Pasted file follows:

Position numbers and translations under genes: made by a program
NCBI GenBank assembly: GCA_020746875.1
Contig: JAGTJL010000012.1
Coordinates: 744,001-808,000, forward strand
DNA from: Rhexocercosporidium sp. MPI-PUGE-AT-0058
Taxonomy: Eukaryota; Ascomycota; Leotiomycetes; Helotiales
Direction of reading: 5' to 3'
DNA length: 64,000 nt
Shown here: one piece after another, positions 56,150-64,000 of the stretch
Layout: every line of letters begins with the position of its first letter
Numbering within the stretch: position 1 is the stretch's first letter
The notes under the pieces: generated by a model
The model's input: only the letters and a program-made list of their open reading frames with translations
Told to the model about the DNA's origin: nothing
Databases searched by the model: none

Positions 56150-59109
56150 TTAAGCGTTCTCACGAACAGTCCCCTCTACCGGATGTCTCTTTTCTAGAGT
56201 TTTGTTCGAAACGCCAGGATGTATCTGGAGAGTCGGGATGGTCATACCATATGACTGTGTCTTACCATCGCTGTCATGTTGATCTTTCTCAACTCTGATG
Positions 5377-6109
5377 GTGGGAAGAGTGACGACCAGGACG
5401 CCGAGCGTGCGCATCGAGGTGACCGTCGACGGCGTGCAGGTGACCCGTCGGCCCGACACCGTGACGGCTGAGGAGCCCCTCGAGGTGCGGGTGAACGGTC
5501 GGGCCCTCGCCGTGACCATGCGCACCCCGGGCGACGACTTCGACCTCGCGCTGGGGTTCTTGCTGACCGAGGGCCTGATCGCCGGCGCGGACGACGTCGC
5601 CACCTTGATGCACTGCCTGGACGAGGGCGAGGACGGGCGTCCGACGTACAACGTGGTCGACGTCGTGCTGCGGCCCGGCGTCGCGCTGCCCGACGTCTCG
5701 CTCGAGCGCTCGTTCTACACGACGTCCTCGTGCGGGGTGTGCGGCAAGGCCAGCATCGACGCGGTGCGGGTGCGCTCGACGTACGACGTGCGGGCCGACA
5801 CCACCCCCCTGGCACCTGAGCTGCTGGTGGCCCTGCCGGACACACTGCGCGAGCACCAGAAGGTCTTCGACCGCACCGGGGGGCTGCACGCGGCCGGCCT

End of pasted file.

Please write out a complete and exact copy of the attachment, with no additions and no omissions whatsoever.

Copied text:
Position numbers and translations under genes: made by a program
NCBI GenBank assembly: GCA_020746875.1
Contig: JAGTJL010000012.1
Coordinates: 744,001-808,000, forward strand
DNA from: Rhexocercosporidium sp. MPI-PUGE-AT-0058
Taxonomy: Eukaryota; Ascomycota; Leotiomycetes; Helotiales
Direction of reading: 5' to 3'
DNA length: 64,000 nt
Shown here: one piece after another, positions 56,150-64,000 of the stretch
Layout: every line of letters begins with the position of its first letter
Numbering within the stretch: position 1 is the stretch's first letter
The notes under the pieces: generated by a model
The model's input: only the letters and a program-made list of their open reading frames with translations
Told to the model about the DNA's origin: nothing
Databases searched by the model: none

Positions 56150-59109
56150 TTAAGCGTTCTCACGAACAGTCCCCTCTACCGGATGTCTCTTTTCTAGAGT
56201 TTTGTTCGAAACGCCAGGATGTATCTGGAGAGTCGGGATGGTCATACCATATGACTGTGTCTTACCATCGCTGTCATGTTGATCTTTCTCAACTCTGATG
Positions 5377-6109
5377 GTGGGAAGAGTGACGACCAGGACG
5401 CCGAGCGTGCGCATCGAGGTGACCGTCGACGGCGTGCAGGTGACCCGTCGGCCCGACACCGTGACGGCTGAGGAGCCCCTCGAGGTGCGGGTGAACGGTC
5501 GGGCCCTCGCCGTGACCATGCGCACCCCGGGCGACGACTTCGACCTCGCGCTGGGGTTCTTGCTGACCGAGGGCCTGATCGCCGGCGCGGACGACGTCGC
5601 CACCTTGATGCACTGCCTGGACGAGGGCGAGGACGGGCGTCCGACGTACAACGTGGTCGACGTCGTGCTGCGGCCCGGCGTCGCGCTGCCCGACGTCTCG
5701 CTCGAGCGCTCGTTCTACACGACGTCCTCGTGCGGGGTGTGCGGCAAGGCCAGCATCGACGCGGTGCGGGTGCGCTCGACGTACGACGTGCGGGCCGACA
5801 CCACCCCCCTGGCACCTGAGCTGCTGGTGGCCCTGCCGGACACACTGCGCGAGCACCAGAAGGTCTTCGACCGCACCGGGGGGCTGCACGCGGCCGGCCT